There’s also a degree of dramaturgical maturity that must be remarked upon: for all the lengths She’s Crowning: Rebirth goes to to leave the audience squirming, the company stops firmly short of letting them become the butt of the joke. This is particularly true in a winningly-repurposed cameo from—you guessed it, darling—Beatrice and Eugenie, who pluck a “secondhand virgin” sacrifice from the audience in order to revive a dead queen. Complete with an incredible Hillary Clinton sight gag, this moment of direct audience participation (and metatheatrical acknowledgement of the show’s sponsors) is a masterclass in allaying nerves. The instructions are clear; the content is provided; the routine is kept tight and efficient.
There are instances of audience ribbing throughout the hour, but also these gestures of warmth: Burman’s Prince Philip (recipient of a later rip diva xo) forgoes the lap he has joked about seeking and instead finds an empty seat, keeping the action moving and beaming, “oh, free Oreos!” to those around him. Likewise, as the sacrificed audience member is guided carefully back to their seat, I find myself thinking: huh. They really are doing the work to ensure we’re held. No matter how far this show pushes its content, it takes care of its audience. As far as Burman and Keane are willing to go for the gag—and trust me, on a first viewing, it’s probably further than you think—they remain consummate professionals. It’s a safe night out for firm fourth wall fans.
What intrigues me most about a show like She’s Crowning: Rebirth is its potential to continue being reborn. Having seen the season at Basement last year, I can’t help comparing the two as I’m watching: what has been cut, what exists in its place, how the company has shifted in response to the greatest hits of the recent royal news cycle. Some of what reappears is a delightful surprise: one unexpected full-chest ‘bisexual’ joke from Keane gets me again anew; Greta Thunberg’s cameo is reformatted but played gloriously absurd-grounded by Burman.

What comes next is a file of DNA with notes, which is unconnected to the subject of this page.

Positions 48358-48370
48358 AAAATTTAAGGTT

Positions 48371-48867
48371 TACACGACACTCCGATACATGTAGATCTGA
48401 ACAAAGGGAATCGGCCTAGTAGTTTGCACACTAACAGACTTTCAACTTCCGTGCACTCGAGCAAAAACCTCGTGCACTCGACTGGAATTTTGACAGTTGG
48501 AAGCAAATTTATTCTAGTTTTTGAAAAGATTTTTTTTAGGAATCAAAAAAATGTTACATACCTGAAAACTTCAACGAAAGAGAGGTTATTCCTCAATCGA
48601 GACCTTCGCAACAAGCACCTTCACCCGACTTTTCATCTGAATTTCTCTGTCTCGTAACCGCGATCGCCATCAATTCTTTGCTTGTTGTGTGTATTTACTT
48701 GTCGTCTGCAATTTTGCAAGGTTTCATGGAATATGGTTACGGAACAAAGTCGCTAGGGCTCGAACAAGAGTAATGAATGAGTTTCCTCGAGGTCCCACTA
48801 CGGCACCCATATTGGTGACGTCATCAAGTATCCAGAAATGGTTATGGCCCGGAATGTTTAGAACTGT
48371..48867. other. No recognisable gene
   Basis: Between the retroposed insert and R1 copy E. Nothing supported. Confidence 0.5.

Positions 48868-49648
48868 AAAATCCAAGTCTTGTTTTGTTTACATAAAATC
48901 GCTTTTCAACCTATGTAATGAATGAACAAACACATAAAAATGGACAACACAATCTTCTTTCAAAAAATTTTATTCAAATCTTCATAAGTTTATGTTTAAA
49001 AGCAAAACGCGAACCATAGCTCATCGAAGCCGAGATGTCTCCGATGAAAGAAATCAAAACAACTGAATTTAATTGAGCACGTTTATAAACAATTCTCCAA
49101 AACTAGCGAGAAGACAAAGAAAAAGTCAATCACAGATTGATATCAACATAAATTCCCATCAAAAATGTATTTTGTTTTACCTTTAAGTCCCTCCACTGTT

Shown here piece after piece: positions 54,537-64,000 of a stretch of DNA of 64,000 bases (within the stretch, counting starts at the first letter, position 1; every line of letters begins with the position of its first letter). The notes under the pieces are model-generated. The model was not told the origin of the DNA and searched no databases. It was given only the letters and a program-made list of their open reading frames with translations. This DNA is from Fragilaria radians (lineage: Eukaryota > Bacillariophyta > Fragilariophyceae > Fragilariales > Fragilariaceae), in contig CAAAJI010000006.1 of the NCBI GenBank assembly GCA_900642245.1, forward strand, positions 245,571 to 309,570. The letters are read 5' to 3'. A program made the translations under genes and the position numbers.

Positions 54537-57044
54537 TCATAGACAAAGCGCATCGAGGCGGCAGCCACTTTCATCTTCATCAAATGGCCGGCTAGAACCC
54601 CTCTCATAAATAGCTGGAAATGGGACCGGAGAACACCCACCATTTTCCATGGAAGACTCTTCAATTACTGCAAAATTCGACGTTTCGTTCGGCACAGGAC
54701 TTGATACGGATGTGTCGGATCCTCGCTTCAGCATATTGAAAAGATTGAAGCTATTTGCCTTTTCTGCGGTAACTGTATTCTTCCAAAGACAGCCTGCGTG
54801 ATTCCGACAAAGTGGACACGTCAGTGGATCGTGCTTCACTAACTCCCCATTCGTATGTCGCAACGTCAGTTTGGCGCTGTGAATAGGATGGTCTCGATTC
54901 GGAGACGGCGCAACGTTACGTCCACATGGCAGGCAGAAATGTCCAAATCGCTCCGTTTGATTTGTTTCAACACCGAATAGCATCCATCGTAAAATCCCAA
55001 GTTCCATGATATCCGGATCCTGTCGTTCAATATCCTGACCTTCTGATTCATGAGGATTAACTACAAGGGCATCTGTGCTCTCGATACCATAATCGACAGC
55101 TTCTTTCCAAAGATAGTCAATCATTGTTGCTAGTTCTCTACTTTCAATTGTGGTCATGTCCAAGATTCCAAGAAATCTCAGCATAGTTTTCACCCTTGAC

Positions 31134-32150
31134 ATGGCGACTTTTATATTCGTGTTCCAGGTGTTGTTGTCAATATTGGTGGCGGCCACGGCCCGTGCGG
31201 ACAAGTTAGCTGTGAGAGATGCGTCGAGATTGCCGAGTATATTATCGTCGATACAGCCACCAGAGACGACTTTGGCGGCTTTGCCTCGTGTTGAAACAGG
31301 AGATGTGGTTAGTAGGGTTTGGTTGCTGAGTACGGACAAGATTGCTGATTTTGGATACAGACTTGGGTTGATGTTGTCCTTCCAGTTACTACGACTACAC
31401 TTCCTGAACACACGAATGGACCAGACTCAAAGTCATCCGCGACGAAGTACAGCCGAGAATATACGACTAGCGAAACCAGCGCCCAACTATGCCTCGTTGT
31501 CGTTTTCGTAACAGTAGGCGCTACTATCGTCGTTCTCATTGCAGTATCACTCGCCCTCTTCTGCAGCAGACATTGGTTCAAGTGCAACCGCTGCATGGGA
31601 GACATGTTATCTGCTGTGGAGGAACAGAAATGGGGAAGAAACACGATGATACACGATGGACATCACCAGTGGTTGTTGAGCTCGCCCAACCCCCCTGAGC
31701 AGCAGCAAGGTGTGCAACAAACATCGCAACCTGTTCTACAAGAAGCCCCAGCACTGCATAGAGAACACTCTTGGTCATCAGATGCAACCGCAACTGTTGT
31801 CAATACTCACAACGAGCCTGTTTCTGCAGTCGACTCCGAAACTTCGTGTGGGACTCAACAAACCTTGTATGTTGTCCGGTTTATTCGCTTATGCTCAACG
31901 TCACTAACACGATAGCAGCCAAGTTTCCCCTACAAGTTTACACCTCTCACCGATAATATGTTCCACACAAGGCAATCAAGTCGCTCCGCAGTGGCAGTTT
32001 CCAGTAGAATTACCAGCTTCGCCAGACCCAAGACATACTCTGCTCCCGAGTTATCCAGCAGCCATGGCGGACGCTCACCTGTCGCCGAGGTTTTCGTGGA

And then there is the more expected subject matter: Spare gets a feature; the death of the Queen produces a series of between-scenes vignettes of Burman and Keane, talking as they get changed about their early experiences of Elizabeth II. This feels like an expansion of conversations that may have come up in rehearsals, but is ultimately a welcome touch—it continues to highlight the interrogation of our relationship with the Crown (beyond The Crown) in Aotearoa New Zealand, which was honed in on in the previous performance season by a punctuative, dramaturgically necessary ending. The ending of Rebirth is similarly striking, but its makeup is entirely new—at once a confronting ‘eat the rich’ moment and, as a friend points out to me later, a cheeky acknowledgement of our continued cultural interest in the royals, and the fact that we keep on ‘eating it all up’.
I’m intrigued to see how the show would play elsewhere, for the no-holds-barred nature of it. If it could go on the same, say, in Edinburgh—or if audiences here are uniquely positioned for the work. Regardless, Burman and Keane, in collaboration with Tickell, are electric. I hope, in many ways, She keeps Crowning. I’d love to see this show rebirthed again and again and again.
Featured photo courtesy of Auckland Pride Festival 2023.